Obstructive sleep apnea refers to a serious condition that occurs when the airway becomes obstructed during sleep causing breathing to stop for ten seconds or more. Sleep apnea can also occur when signals from the brain that tell our muscles to breathe are not functioning properly resulting in apneic episodes.
Can sleep apnea impact patients with CCM?
Researchers are closely examining the relationship between cavernous angioma and sleep apnea. They are conducting a study to determine whether the oxygen deprivation that is the result of sleep apnea is related to the number of lesions found in those with the hereditary form of cavernous angioma. Preliminary studies with mice, not yet published, have shown this may be the case.
Sleep apnea and cavernous angioma symptoms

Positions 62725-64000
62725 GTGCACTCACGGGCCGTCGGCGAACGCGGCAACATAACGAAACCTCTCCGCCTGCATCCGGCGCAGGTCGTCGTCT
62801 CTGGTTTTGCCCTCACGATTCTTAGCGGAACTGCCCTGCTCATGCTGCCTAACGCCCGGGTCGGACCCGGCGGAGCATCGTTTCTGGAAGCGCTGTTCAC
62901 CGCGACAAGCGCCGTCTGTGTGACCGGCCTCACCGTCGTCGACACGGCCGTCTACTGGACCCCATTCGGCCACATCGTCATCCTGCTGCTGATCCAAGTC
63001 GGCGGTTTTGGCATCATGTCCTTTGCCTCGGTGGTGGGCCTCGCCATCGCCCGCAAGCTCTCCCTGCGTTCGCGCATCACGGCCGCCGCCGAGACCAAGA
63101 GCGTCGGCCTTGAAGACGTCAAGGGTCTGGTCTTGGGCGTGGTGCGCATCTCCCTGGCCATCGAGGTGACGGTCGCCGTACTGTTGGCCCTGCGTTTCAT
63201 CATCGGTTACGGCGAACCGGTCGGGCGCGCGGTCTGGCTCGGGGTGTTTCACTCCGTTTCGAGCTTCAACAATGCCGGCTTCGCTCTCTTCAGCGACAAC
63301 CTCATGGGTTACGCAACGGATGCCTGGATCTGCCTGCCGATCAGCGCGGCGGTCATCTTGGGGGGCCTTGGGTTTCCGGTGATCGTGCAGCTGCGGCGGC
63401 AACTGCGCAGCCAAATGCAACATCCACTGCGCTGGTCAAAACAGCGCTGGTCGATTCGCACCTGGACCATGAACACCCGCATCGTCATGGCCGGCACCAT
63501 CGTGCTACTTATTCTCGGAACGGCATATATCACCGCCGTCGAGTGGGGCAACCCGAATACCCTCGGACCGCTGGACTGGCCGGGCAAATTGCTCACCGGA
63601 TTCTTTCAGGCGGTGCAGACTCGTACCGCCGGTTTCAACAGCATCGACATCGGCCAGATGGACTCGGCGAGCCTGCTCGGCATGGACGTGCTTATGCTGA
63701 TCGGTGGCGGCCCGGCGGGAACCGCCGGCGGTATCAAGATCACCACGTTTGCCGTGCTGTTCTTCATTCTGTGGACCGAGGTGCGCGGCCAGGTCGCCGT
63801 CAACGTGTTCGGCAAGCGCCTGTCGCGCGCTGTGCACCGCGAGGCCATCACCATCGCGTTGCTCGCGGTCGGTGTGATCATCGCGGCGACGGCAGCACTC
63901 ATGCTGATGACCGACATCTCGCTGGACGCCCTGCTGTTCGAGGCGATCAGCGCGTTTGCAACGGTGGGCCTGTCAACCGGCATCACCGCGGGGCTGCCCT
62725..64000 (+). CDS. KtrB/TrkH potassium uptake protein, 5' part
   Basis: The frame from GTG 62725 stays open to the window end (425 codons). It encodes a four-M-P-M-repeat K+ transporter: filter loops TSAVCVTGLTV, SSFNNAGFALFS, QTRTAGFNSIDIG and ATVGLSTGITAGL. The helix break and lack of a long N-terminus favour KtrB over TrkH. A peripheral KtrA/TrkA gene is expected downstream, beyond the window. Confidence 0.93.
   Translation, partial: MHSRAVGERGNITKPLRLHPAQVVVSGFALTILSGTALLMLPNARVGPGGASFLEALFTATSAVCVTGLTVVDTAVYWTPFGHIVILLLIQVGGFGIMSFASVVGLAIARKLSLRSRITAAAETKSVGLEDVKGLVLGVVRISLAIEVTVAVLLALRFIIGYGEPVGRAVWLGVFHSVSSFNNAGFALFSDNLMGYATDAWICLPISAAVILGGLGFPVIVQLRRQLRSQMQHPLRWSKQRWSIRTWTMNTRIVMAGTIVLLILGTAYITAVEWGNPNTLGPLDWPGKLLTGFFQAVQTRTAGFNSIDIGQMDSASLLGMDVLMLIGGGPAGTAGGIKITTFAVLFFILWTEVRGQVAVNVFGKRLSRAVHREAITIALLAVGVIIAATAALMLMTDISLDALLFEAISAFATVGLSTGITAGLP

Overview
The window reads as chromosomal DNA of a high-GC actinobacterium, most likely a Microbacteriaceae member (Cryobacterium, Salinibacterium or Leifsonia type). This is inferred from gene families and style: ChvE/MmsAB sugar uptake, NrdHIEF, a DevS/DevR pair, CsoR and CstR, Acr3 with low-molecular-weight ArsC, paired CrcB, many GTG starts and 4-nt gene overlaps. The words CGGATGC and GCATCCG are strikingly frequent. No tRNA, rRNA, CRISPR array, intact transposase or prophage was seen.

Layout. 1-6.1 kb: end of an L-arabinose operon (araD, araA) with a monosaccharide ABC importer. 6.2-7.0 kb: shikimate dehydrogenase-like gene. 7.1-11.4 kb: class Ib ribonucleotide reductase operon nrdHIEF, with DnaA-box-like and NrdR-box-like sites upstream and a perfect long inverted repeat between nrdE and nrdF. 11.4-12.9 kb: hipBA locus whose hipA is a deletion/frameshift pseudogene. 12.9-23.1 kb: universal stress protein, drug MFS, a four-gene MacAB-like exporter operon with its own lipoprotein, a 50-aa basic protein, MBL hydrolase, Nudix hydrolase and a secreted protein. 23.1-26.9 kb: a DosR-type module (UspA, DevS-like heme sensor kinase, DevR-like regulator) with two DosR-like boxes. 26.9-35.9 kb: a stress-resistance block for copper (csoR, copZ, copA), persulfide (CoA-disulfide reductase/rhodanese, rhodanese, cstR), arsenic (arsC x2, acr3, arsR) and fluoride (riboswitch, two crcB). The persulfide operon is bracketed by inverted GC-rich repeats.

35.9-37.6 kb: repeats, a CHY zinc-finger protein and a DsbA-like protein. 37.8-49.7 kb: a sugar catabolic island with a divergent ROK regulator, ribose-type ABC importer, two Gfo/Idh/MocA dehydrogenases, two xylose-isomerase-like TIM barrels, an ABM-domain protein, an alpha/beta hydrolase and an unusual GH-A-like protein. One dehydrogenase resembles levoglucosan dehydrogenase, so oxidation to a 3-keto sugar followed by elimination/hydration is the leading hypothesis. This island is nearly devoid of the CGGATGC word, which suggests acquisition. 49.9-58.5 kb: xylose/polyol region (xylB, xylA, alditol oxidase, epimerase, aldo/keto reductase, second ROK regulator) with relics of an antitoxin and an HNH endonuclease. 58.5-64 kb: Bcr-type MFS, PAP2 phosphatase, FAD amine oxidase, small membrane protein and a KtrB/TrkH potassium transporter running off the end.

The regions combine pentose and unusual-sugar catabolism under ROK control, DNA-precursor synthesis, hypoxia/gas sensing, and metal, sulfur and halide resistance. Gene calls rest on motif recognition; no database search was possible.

Sleep apnea may also play a role in some of the symptoms that CCM patients experience. Experts hypothesize that those with sleep apnea are at a greater risk for CCM symptom exacerbation.
“A lot of the symptoms related with sleep apnea are the symptoms our CCM patients have: headache, fatigue, cognitive issues. If somebody has sleep apnea, then that needs to be taken care of much more aggressively than in general population” – Dr. Atif Zafar
How do I know if I have sleep apnea?
Answering ‘yes’ to the following questions is a great first step to identify your risk for sleep apnea:
- Do you wake up throughout the night choking or gasping for air?
- Do you experience excessive sleepiness during the day?
- Do you snore loudly?
- Do you frequently stop breathing in your sleep?
- Are you overweight?
If you suspect you have sleep apnea, please speak with your doctor or a sleep medicine specialist who can help guide you towards proper diagnosis and treatment. Pulmonologist Dr. Kimberly Foley shares more about the risk factors, diagnosis, and treatment of sleep apnea in her presentation on our YouTube channel.